Agile Development, PHP

The Importance of User Generated Content

The days of companies controlling the creation and distribution of engineered content are fading. An explosion of user generated content (UGC) has reshaped the Web development landscape.

UGC is Ruby on Rails latest strategy to hand over the creation of documentation to those who care most about its long-term success, its community.

User Generated vs Engineered Content

Engineered content is created by established knowledge experts and content owners who are part of an official team. UGC, on the other hand, is created by users themselves.

The benefits of UGC are:

  • User opinions: The popularity of the content is based on user ratings and opinions.
  • User interaction: Allows all users the choice of becoming participants rather than just spectators. Also, it provides knowledge experts who aren’t part of the team with a medium in which to share their knowledge
  • Content restriction: Many more methods of content entry, making it less restrictive.
  • Content coverage: A wider content provider base means more areas of knowledge can be covered.
  • Quantity of content: Increases traffic and crawlable content.
  • Content linkability: Increases engagement.
  • Content strength: Content containing targeted keywords that will be crawled by search engines and indexed highly.

Rails new social documentation site

Built on top of APIdock, a social software documentation application, Rails-doc gives you a chance to contribute by writing documentation or rating content. It also provides easy access to documentation for a full line of Rails versions. A super-fast keyword search gives quick answers to quick questions and the full search looks through everything and finds everything that can be found with your given search term.

Conclusion

Remember Zend’s quick-start contest? The idea was to get people involved in the process of writing documentation. But the problem with this is that contests are not very social, there’s no teamwork involved. Users don’t want to compete, they want to help, they want to be part of the community. Engineered content doesn’t allow this. Not surprisingly, they only received 2 contributions.

Perhaps there’s a lesson to be learnt here.

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4 thoughts on “The Importance of User Generated Content

  1. The QuickStart contest was my idea. I pitched it to the team, and collaboration was the biggest concern. That’s why I suggested people could collaborate when I announced it. Now, 2 entries was certainly less than I had hoped for, and it may be the case that this is entirely due to the fact that people don’t want to compete. In any case, the contest was an experiment that had these lessons for me:

    1) People need more time for something of that magnitude.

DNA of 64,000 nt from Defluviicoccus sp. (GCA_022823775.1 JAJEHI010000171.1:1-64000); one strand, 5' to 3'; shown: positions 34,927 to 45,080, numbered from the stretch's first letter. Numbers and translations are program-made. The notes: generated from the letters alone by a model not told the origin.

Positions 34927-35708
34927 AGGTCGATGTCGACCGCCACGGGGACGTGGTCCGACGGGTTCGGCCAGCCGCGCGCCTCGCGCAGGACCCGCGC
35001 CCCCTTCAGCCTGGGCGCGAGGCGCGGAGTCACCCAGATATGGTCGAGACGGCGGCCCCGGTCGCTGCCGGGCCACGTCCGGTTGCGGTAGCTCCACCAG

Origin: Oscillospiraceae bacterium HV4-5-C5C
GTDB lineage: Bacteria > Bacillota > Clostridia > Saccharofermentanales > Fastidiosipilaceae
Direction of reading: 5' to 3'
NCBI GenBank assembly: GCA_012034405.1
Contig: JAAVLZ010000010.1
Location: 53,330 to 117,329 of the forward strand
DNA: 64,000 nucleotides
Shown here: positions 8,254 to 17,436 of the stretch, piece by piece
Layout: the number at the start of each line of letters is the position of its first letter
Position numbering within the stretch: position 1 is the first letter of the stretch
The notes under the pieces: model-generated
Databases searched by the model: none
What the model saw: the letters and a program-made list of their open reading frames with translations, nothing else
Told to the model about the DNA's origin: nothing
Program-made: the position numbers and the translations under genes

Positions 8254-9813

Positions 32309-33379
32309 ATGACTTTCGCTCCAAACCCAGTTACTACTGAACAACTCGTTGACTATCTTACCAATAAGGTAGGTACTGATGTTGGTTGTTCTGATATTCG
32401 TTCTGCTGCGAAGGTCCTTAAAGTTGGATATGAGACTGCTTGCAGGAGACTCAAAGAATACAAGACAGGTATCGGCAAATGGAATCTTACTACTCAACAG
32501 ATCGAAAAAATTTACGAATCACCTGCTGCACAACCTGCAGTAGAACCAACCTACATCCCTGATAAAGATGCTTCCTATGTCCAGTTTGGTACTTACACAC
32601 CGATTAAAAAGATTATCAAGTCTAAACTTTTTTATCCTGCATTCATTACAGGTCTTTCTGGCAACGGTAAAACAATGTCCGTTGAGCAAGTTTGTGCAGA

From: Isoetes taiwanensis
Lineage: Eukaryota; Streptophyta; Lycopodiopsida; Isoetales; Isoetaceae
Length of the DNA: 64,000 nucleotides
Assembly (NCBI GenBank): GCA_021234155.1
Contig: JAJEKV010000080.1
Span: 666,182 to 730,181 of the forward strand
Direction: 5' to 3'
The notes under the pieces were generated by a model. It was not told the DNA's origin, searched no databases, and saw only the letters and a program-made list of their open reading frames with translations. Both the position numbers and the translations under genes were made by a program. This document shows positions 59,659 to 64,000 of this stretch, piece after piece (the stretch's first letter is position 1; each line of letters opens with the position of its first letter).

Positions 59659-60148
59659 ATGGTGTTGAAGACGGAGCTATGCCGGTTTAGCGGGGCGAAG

2) The format of individual contributions didn’t work as well as I had hoped. Maybe the element of competition is not appropriate or encouraging in this context.
    3) I really gotta get back to that QuickStart and finish it off!

    I think all of your criteria for good user/contributor community generated content are spot-on. What is the best step forward we can make for ZF? Looking at the qualities you list out, would manual comments a la php.net be the best first step we could take?

    Great blog! In particular, I’ve started reading all of your entries for the ZF feedback.

    ,Wil

  2. Hi Wil,

    Finding tutorials and code examples is becoming more and more difficult. It would be nice to have all the tutorials in one place, displayed by popularity and/or rating, where users can post code examples, rate them and add comments.

    Also, if the application is built on top of the ZF and open sourced, people could extend it by developing modules.

  3. Interesting topic. I think php.net set some standards in this area, as PHP has often been praised for its manual, and the user-contributed comments are a big part of this.

    There’s a lot of user-generated documentation in the Rails community simply because Rails doesn’t have a proper manual (only RDoc-generated API references), and its community has worked to plug this gap with sites like Rails-doc and contributions to the rubyonrails.org wiki.

    ZF is at the other end of this scale – it does have a manual, but it doesn’t have a lot of community contributed stuff.

    I think the main problem with allowing php.net style comments on the ZF manual is that it will lead to a lot of “how do I…?” posts, which would distract from the useful content. But I still think this would be a useful addition. Just try and make it clear to users that the feature is meant for code examples and solutions rather than questions, point people looking for interactive help to resources like the mailing lists, and give the community at large the ability to help with the moderation.

    I think the simplest improvement that could be made to the current ZF manual would be the addition of a ‘See also’ section for each component. This would link off to external resources such as relevant tutorials on dev zone, wiki pages, and (decent) blog posts from the community.

  4. Pingback: Federico

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